Open spaces rock
Planning effort helps preserve region’s nature
How do you set a goal then make sure it becomes reality? There are all kinds cliches and comments that apply.
“If you fail to plan, you plan to fail.” “You’ve got to think ahead if you don’t want to fall behind.”
“A good plan today is better than a perfect plan tomorrow.”
In Northwest Arkansas, there’s a lot of planning going on, much of it about a new business here or a new residential development there. But how many people plan for nature? Doesn’t nature just happen?
It does, but it can disappear fast. More than two years ago, Northwest Arkansas planners with funding from the Walton Family Foundation set out to draft a plan, with public input, identifying open and natural areas viewed as important to local residents. Local government leaders got behind the plan, which has helped galvanize efforts to preserve natural areas considered essential to keeping Northwest Arkansas a place that respects nature.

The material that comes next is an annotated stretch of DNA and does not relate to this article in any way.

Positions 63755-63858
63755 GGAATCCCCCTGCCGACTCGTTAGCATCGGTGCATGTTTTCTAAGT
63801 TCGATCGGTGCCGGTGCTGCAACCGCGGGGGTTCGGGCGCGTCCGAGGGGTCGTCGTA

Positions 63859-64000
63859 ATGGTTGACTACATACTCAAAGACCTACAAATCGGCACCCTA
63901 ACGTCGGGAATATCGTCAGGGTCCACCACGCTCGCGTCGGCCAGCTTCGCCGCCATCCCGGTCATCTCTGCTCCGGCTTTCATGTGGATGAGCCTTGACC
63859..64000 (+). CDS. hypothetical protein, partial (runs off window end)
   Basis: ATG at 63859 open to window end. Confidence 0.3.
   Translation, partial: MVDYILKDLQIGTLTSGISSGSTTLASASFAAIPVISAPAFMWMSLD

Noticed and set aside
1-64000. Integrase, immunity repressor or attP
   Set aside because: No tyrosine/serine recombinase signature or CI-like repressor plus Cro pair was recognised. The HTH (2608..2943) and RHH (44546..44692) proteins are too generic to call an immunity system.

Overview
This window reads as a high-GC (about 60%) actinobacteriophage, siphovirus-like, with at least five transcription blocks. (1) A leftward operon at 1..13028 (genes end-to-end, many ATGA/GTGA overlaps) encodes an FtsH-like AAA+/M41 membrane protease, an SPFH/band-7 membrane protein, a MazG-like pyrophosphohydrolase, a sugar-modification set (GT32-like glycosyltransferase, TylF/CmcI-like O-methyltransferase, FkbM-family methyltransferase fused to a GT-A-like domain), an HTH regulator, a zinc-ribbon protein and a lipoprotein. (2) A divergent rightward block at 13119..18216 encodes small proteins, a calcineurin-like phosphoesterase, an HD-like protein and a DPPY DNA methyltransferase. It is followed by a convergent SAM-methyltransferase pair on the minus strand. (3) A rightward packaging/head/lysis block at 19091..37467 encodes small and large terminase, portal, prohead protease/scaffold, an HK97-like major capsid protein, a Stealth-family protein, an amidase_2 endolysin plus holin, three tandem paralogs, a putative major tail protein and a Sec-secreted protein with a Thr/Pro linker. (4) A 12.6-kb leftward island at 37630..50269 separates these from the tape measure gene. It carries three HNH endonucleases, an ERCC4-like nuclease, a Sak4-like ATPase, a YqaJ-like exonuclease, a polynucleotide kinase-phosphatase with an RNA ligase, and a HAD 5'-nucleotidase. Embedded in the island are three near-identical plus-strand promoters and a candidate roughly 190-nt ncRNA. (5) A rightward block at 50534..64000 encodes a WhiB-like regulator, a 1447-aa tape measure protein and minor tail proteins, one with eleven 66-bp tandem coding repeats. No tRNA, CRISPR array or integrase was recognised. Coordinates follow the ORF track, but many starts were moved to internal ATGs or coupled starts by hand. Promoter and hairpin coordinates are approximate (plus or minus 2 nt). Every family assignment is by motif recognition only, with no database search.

Since the development of the Open Space Plan, cities and nonprofit groups have bought or been given at least 1,000 acres to protect from development, according to the Northwest Arkansas Regional Planning Commission, which oversees the plan.
“Shaping the future of our region, it’s kind of like now or never,” said Terri Lane, director of the Northwest Arkansas Land Trust. It’s a statement that will always be spot on.
What’s great about this Open Space Plan is it’s not some bureaucratic, big-government attack on property rights. Rather, it’s an effort to find common ground, a unified realization that preserved land benefits everyone, even those who want to develop other lands. Nobody argues development should stop, but the plan recognizes and gives form to the notion that natural space is vital to the long-term health of the region. Having a plan makes it easier for preservation advocates to match their resources to local residents’ vision for the future.
That future looks better because of the work that went into and continues with the Open Space Plan.